According to a recent CNBC poll, more than four in 10 Americans are engaged in the carpet commute. And with COVID-19 cases rising and falling at unpredictable intervals around the country, many employers expect their workforces to remain at least partially remote for the foreseeable future.
As a business owner, you’ve no doubt changed your operations to account for the realities of guiding a remote team. You hold meetings on Zoom. You check in with workers frequently. You use free tools like Google Voice and Docs. Yet, despite your best efforts, you may feel challenged when it comes to getting a handle on your corporate purchasing.
Buying useful items, including everyday supplies and key materials or components, is a much simpler process when everyone’s working in the same office. But when employees are scattered, purchasing can become a little more difficult. For instance, team members may neglect to talk about what they need until it becomes urgent — and you’re forced to pay top dollar. Similarly, you might have trouble finding what you need, especially with pandemic-linked shortages on everything from paper goods to tech products.
There’s a bright side to this seemingly gloomy cloud, though. By adopting a few purchasing strategies, you can minimize the friction associated with making buys, keep your company’s costs low, and still get the high-quality supplies and materials you need.
1. Keep Costs Down by Making Bulk Purchases
There’s a reason big warehouses like Costco offer business accounts: lots of smaller companies save by getting what they need most in large quantities. If you haven’t considered bulk buying, you may want to. And don’t forget that you can easily join a group purchasing organization (GPO) online to take this concept a step further.
GPOs are cohorts of companies, usually small businesses and startups, that want to reduce their costs by negotiating deeper discounts with suppliers of needed merchandise. The GPO handles the back-and-forth communications with vendors, getting the lowest cost-per-item rate available. As part of a thriving GPO that doesn’t ask you to commit money upfront for a membership fee, you may be able to slash your most frequent expenses month after month. Best of all, you can do everything from your home without stepping foot in a store.
2. Create a Centralized Purchasing Document
You’ll do yourself and your team a big favor by starting a collaborative spreadsheet that lists all the items you expect to need. Feel free to separate the list by departments, types of products, or any delineator that makes sense for your organization. Then, give all key personnel access to the document so they can make real-time requests.
This type of group approach to purchasing works because it holds everyone accountable. Plus, you’ll be able to see when someone makes an unusual request or a supply runs out much sooner than expected. Over time, you may even want to add new columns to the spreadsheet to keep track of when items are ordered, how much they cost, where they’re being sent, and when they arrive.
3. Ask Team Members to Report Deals
During your regular daily or weekly meetings with employees, take a few minutes to ask if they’ve seen any special sales or deals. Your workers may live in different parts of the country, so one person’s community could be offering incredible steals on anything from paper reams to ink cartridges.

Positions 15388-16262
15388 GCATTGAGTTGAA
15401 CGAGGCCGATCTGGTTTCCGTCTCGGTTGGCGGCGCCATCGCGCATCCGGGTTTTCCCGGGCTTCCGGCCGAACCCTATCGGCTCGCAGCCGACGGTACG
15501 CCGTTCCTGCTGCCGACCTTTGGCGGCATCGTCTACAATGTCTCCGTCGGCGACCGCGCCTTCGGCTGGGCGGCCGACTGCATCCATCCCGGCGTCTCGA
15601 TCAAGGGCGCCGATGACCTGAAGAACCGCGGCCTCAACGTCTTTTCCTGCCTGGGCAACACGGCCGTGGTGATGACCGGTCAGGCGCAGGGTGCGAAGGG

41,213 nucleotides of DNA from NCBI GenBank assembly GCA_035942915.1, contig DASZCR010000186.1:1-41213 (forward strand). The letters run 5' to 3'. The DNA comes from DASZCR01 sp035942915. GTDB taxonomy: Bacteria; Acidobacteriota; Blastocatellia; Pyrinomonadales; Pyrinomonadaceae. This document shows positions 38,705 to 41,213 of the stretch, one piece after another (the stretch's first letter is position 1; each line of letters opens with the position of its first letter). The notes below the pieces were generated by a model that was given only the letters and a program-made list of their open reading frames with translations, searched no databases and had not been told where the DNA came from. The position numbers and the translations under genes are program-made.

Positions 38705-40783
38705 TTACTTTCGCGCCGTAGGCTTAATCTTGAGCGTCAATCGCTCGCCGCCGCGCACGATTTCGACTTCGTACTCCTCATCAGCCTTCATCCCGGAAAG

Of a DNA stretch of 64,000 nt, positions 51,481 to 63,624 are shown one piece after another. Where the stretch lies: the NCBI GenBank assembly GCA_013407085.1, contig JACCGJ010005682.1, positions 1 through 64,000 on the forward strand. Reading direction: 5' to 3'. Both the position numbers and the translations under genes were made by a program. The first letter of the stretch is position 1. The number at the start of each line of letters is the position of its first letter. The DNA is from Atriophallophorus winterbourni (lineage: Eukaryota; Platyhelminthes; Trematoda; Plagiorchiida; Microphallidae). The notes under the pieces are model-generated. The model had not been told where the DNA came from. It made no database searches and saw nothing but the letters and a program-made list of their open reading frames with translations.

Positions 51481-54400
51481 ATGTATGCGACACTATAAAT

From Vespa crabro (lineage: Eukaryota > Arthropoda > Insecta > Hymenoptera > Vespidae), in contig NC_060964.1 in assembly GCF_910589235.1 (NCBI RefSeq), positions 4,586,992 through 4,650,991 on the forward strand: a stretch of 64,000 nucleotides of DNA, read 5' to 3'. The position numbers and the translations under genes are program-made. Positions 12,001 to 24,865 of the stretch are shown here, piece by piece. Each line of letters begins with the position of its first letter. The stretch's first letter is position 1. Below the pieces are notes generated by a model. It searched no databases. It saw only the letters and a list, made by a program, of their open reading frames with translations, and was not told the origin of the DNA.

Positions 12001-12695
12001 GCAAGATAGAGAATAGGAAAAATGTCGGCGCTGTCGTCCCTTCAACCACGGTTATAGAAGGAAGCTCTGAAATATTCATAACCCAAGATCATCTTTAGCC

Obviously, you’ll need to be careful so you don’t just buy things for the sake of getting what seems like a bargain but only eats up storage space. But it’s valuable to have a sense of how you can save dollars.
For instance, let’s say you create a Slack channel devoted to interesting sales that might be pertinent for your business purchases. A co-worker notices a deep discount on printers. Interestingly, one of your team members has mentioned the need for a more suitable printer to work at home. By taking advantage of the local sale and having the unit shipped to the right person, you may be able to greatly lower the printer’s normal retail price.
4. Use One Source to Pay for Purchases
As part of your mission to make business purchasing painless, consider putting all your buys on the same corporate credit or debit card. Many cards offer points and other savings, which will accrue month after month. Eventually, you may be able to buy some items for free by using your points at accepted sites like Amazon. And it’s much easier to dispute purchases via a credit card company than via other methods, such as checks.
A secondary advantage to using a single credit card account for purchases is that you’ll have all your purchasing information on one statement. In other words, you won’t have to hunt to review how much your organization spent every 30-day or 31-day cycle. You can then transfer the information to your collaborative spreadsheet.
Many businesses have discovered that remote working isn’t as tough as they originally thought. Even if you’re planning to move back to an office full-time after COVID-19 quarantine regulations are lifted, consider adopting purchasing behaviors that will effortlessly transfer. If your whole team needs to revert to telecommuting in the future, you can continue to buy confidently without making any changes to your purchasing protocol.
The post How to Make Business Purchasing from Home Easier appeared first on Home Business Magazine.
Author: Awais Ahmed
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